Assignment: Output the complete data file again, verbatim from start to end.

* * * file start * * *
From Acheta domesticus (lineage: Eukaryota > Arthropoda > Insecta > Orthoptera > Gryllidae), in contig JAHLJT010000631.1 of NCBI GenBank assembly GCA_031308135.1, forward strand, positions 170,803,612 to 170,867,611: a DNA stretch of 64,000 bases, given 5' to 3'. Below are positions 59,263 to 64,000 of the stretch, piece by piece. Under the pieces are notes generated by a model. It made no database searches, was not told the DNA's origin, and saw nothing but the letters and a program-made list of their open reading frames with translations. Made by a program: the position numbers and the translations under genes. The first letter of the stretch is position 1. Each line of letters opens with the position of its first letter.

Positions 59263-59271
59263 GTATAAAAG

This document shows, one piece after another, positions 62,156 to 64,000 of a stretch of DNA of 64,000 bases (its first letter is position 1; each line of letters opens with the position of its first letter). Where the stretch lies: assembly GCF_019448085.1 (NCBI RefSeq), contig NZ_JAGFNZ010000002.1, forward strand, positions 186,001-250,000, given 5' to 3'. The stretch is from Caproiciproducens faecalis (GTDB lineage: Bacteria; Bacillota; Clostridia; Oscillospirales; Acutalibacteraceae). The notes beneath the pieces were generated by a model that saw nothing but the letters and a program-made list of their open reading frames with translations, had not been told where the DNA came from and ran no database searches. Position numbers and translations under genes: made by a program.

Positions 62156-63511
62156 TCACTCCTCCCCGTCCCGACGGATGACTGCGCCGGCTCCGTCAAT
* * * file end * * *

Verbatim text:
From Acheta domesticus (lineage: Eukaryota > Arthropoda > Insecta > Orthoptera > Gryllidae), in contig JAHLJT010000631.1 of NCBI GenBank assembly GCA_031308135.1, forward strand, positions 170,803,612 to 170,867,611: a DNA stretch of 64,000 bases, given 5' to 3'. Below are positions 59,263 to 64,000 of the stretch, piece by piece. Under the pieces are notes generated by a model. It made no database searches, was not told the DNA's origin, and saw nothing but the letters and a program-made list of their open reading frames with translations. Made by a program: the position numbers and the translations under genes. The first letter of the stretch is position 1. Each line of letters opens with the position of its first letter.

Positions 59263-59271
59263 GTATAAAAG

This document shows, one piece after another, positions 62,156 to 64,000 of a stretch of DNA of 64,000 bases (its first letter is position 1; each line of letters opens with the position of its first letter). Where the stretch lies: assembly GCF_019448085.1 (NCBI RefSeq), contig NZ_JAGFNZ010000002.1, forward strand, positions 186,001-250,000, given 5' to 3'. The stretch is from Caproiciproducens faecalis (GTDB lineage: Bacteria; Bacillota; Clostridia; Oscillospirales; Acutalibacteraceae). The notes beneath the pieces were generated by a model that saw nothing but the letters and a program-made list of their open reading frames with translations, had not been told where the DNA came from and ran no database searches. Position numbers and translations under genes: made by a program.

Positions 62156-63511
62156 TCACTCCTCCCCGTCCCGACGGATGACTGCGCCGGCTCCGTCAAT